This blog only touches on the Pandemic.  Some will be relieved to hear this.  We have all read interesting and well researched material on the last 5-6 months depending on where, geographically, people were cited.  I think, however, that we need to retain the bits we read, saw and heard about and move to a place where we use that knowledge to proceed with caution into whatever follows.  An overload of opinion can be nullifying therefore editing the bits which fit our mindset is helpful.

John Lennon’s quote, ‘life happens while you are busy making other plans,’ (I always thought this quote came from Oscar Wilde) has been proven and is useful to keep in mind whenever the future becomes overwhelming.  The more we try to control a place in time which could bring anything good or bad which we had not factored into our plans, the more anxious we become.

I have noticed that the ‘hated familiar’ has been occurring quite frequently during the lock down which is understandable when people are together 24/7. Habits become the norm. Couples seem to get stuck in a pattern and wonder why difficult things keep recurring.  This exchange seems to cause blame placing rather than the more helpful solution which is to think about self contribution. 

At Coupleworks, we find this strange situation is one of the hardest to alter.  It can take a long time and gentle work to find out how this phenomena manifests in each couple.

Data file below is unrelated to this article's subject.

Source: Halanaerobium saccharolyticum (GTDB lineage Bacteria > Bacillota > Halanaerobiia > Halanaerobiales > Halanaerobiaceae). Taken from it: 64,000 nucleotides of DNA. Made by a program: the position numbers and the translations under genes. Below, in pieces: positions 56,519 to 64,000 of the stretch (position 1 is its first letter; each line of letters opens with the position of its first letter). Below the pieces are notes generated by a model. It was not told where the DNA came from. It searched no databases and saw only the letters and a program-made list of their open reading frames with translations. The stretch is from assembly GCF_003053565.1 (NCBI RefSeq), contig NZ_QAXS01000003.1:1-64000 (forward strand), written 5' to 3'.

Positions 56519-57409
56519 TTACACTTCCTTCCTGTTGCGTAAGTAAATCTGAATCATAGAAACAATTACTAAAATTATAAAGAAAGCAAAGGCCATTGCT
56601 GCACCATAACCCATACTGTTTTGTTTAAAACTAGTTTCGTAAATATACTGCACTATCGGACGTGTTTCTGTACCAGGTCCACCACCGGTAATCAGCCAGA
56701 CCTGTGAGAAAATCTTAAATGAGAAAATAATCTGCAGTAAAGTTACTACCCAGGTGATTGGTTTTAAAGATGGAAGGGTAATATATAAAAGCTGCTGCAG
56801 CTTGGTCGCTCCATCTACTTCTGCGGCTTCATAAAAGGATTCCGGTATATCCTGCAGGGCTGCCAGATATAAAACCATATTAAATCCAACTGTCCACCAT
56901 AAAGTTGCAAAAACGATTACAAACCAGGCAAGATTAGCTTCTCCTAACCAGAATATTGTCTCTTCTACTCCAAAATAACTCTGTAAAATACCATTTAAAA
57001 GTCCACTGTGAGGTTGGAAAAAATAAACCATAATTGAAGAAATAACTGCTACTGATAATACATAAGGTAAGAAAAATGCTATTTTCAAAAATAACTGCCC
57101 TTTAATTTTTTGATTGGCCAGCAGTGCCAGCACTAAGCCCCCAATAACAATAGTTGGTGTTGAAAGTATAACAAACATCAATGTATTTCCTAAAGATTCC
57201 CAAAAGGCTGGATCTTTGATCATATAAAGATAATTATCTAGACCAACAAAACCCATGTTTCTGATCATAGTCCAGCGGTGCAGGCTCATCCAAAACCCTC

Working psychodynamically with this familiar situation helps me to look at the whole of each person rather than each of them in the here and now.  So we look together at their early family stories to get some clues about why they manage things in the same way despite knowing through repeated experience that it will end with no resolution. They know that the next time a trigger point arises, they will both step back onto the malignant roundabout and go round and round until they get tired of the process.  The usual result of that is to store up resentment through lack of resolution which causes repressed anger which in turn gets stored in the mind bank for the next time.

Hurtful things get said and before long a slanging match starts.  Shouting is likely from one side or the other and it is worth pointing out that when someone shouts, the other cannot hear the words as anything but familiar blame.  The opportunity to hear the partner’s pain in the words is impossible and point scoring becomes the currency.

Looking at early family stories is not about trying to place blame or highlight mistakes, rather it is about discovering patterns of behaviour which may need new management tools.  This is not about criticism and more about finding different ways of responding to remarks from your loved one who has, yet again, gone for where they know it causes negative response. The hated familiar of the title of this blog.

Sometimes early experience with parents and siblings, school friends and close relations is where the pain starts.  If the client was never able to express their real feelings to adults around them, they may go to the safest way they found as a child to deal with emotional loneliness and pain.  The way to be, if it seemed to work, becomes the normal for them and perhaps their real self gets buried under the defences.  The real self may have surfaced in the courtship of the couple in the early seduction but, if buried again in the later busy and stressed life of the couple, it becomes lost and hard to retain.  Both sides of the couple become disappointed once again feeling no one understands their pain.

It takes courage to break through the barrier and find the key to the gate which opens onto a safe ground where each side can listen, hear and communicate again like they did at the beginning.  The hated familiar, once understood, becomes something to avoid and not repeat.

Clare Ireland